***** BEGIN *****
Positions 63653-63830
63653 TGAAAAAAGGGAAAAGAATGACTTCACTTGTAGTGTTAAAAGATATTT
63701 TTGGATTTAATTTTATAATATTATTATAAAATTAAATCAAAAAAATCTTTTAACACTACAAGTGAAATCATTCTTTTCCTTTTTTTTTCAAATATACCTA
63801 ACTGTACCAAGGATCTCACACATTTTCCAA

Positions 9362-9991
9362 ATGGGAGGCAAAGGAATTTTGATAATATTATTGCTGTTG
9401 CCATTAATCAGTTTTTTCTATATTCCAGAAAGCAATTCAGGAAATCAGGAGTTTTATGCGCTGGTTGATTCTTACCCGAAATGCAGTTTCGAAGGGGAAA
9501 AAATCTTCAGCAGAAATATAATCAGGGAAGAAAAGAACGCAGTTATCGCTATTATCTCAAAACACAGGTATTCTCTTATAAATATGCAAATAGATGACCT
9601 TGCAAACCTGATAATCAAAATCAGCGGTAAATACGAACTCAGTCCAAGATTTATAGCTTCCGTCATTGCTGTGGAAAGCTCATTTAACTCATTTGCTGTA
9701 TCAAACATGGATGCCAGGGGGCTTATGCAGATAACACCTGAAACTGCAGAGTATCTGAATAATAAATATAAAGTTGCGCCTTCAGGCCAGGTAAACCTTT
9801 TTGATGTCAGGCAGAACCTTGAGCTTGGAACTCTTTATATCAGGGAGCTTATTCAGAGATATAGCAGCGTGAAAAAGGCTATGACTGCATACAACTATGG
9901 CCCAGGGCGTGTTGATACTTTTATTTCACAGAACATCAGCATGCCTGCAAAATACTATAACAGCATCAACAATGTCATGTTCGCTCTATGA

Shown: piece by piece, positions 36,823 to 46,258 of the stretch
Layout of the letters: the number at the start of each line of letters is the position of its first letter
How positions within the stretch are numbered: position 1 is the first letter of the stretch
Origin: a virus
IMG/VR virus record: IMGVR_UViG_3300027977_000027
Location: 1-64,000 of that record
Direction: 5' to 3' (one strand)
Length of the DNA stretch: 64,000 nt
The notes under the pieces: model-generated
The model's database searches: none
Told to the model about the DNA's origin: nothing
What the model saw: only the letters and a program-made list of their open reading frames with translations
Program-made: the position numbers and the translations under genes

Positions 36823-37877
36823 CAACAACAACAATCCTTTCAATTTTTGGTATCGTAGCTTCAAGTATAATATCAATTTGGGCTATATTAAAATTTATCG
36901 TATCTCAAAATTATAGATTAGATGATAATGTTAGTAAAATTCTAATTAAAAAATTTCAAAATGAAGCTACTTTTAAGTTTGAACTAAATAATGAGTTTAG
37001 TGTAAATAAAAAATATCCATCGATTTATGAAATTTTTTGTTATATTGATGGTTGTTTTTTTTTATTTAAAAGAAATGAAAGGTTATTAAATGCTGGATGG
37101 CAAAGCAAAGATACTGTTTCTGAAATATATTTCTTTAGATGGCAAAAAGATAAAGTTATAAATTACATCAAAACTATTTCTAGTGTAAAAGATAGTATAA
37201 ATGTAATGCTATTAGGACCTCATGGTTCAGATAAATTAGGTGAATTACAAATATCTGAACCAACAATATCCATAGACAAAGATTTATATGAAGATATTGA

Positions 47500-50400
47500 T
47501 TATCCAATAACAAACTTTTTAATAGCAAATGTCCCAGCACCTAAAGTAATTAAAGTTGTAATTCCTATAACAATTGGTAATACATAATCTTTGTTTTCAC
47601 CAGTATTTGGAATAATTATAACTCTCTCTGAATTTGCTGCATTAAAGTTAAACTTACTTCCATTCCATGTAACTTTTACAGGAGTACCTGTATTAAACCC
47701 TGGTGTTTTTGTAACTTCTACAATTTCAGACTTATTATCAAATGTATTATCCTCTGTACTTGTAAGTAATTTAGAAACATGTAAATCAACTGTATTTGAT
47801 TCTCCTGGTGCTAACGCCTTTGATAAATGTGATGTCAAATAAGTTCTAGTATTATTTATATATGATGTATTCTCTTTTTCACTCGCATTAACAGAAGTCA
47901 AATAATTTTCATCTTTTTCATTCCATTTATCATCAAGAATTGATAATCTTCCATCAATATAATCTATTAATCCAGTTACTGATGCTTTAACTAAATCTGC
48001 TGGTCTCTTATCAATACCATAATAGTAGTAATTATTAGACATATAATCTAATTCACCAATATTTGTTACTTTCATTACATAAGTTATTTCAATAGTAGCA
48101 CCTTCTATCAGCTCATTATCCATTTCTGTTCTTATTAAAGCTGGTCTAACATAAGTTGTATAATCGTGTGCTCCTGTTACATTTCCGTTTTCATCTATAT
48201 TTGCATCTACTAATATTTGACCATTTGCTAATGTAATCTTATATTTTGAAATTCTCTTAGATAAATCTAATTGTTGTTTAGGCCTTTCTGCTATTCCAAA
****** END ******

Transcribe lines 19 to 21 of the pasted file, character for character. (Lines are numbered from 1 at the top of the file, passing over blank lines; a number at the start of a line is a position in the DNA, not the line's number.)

Direction: 5' to 3' (one strand)
Length of the DNA stretch: 64,000 nt
The notes under the pieces: model-generated